Hey, this is Heather from the Renaissance English History Podcast, and this is your Tudor Minute for January 4.
On January 4, 1493 Christopher Columbus left the new islands he had stumbled upon in the Caribbean to return back to Spain. He had left Spain in August 1492 attempting to find an all water route to Asia. Instead, he landed in San Salvador. He spent several months exploring the area around present day Haiti. He left some of his men to start a settlement, kidnapped natives to take back to Spain, brought back gold, plants, and native birds.
When he returned home in March he wrote a letter to Ferdinand and Isabella announcing his discovery, and this was the first time Europe would hear about the American continent. He wrote, “I discovered many islands inhabited by numerous people. I took possession of all of them for our most fortunate King by making public proclamation and unfurling his standard, no one making any resistance.”
That’s your Tudor Minute for today. Remember you can dive deeper into life in 16th century England through the Renaissance English History Podcast at englandcast.com where there is an episode on Elizabethan exploration and discovery.
English Translation of the letter
I have determined to write you this letter to inform you of everything that has been done and discovered in this voyage of mine.
On the thirty-third day after leaving Cadiz I came into the Indian Sea, where I discovered many islands inhabited by numerous people. I took possession of all of them for our most fortunate King by making public proclamation and unfurling his standard, no one making any resistance. The island called Juana, as well as the others in its neighborhood, is exceedingly fertile. It has numerous harbors on all sides, very safe and wide, above comparison with any I have ever seen. Through it flow many very broad and health-giving rivers; and there are in it numerous very lofty mountains. All these island are very beautiful, and of quite different shapes; easy to be traversed, and full of the greatest variety of trees reaching to the stars. . . .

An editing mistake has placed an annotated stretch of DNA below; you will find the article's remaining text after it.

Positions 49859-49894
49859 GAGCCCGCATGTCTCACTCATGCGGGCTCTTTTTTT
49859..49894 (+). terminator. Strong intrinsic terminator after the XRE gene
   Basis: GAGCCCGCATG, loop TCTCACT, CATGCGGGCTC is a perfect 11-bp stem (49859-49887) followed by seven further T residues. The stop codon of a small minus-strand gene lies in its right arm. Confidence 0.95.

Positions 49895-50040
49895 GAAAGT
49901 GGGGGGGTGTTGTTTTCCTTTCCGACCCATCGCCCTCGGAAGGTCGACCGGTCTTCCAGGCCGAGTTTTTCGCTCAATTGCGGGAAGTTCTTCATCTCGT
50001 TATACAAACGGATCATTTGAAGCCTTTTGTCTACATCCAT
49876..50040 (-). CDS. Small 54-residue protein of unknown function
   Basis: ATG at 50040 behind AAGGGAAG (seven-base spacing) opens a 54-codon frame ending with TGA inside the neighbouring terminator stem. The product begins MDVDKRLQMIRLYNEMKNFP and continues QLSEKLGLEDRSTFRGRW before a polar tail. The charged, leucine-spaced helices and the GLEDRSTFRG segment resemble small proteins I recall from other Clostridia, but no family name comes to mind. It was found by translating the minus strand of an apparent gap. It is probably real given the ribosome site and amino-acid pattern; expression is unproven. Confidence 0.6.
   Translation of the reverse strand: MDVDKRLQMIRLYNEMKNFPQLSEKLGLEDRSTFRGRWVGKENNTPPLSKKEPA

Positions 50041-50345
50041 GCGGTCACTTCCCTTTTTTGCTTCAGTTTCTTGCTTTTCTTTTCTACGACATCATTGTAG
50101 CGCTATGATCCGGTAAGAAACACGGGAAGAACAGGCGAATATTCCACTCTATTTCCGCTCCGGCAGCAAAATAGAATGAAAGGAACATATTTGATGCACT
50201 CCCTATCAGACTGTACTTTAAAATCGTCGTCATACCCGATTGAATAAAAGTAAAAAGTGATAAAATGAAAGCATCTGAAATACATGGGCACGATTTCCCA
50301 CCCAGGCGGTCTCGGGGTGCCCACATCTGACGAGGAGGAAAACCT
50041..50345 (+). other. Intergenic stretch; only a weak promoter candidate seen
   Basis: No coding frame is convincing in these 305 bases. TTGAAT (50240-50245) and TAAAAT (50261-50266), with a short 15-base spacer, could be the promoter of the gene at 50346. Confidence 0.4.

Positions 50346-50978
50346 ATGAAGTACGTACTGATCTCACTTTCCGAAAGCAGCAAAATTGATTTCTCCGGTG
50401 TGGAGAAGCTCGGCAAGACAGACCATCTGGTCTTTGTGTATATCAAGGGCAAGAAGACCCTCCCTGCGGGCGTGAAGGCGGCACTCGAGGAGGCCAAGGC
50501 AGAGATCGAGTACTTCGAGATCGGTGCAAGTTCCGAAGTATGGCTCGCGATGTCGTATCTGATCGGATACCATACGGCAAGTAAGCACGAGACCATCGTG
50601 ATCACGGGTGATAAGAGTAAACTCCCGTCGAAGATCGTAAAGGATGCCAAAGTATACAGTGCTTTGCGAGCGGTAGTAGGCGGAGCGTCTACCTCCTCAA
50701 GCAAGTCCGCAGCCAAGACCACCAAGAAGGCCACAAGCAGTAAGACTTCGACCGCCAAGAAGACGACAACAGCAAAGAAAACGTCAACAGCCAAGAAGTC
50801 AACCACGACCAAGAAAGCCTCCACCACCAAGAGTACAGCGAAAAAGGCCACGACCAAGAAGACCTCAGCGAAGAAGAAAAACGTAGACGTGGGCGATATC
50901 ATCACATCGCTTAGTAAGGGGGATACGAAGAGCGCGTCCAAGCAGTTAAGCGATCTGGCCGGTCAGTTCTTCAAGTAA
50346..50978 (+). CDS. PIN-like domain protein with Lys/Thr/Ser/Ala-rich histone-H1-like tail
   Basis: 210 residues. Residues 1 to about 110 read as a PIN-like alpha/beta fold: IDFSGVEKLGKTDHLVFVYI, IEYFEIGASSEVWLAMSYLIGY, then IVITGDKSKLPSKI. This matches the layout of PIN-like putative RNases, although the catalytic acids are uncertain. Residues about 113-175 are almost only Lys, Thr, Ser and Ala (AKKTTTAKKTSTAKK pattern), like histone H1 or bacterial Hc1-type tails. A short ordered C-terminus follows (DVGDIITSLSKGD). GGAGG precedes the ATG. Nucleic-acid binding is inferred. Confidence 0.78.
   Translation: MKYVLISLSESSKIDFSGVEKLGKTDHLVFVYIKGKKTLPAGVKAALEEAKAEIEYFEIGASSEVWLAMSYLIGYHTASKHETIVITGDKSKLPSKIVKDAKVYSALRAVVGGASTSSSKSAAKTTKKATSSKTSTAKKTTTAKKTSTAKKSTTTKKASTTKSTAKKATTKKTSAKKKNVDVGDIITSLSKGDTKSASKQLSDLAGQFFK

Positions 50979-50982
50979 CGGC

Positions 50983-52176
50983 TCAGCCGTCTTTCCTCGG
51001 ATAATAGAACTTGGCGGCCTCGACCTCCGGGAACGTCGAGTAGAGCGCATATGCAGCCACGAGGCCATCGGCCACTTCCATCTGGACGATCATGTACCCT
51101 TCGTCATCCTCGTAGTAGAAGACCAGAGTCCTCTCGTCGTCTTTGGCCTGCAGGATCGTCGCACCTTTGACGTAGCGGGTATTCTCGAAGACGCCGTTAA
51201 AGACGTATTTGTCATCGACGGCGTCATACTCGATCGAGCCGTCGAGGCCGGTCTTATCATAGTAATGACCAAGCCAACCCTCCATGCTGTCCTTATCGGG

In the island, which I have said before was called Hispana, there are very lofty and beautiful mountains, great farms, groves and fields, most fertile both for cultivation and for pasturage, and well adapted for constructing buildings. The convenience of the harbors in this island, and the excellence of the rivers, in volume and salubrity, surpass human belief, unless on should see them. In it the trees, pasture-lands and fruits different much from those of Juana. Besides, this Hispanaabounds in various kinds of species, gold and metals. The inhabitants . . . are all, as I said before, unprovided with any sort of iron, and they are destitute of arms, which are entirely unknown to them, and for which they are not adapted; not on account of any bodily deformity, for they are well made, but because they are timid and full of terror. . . . But when they see that they are safe, and all fear is banished, they are very guileless and honest, and very liberal of all they have. No one refuses the asker anything that he possesses; on the contrary they themselves invite us to ask for it. They manifest the greatest affection towards all of us, exchanging valuable things for trifles, content with the very least thing or nothing at all. . . . I gave them many beautiful and pleasing things, which I had brought with me, for no return whatever, in order to win their affection, and that they might become Christians and inclined to love our King and Queen and Princes and all the people of Spain; and that they might be eager to search for and gather and give to us what they abound in and we greatly need.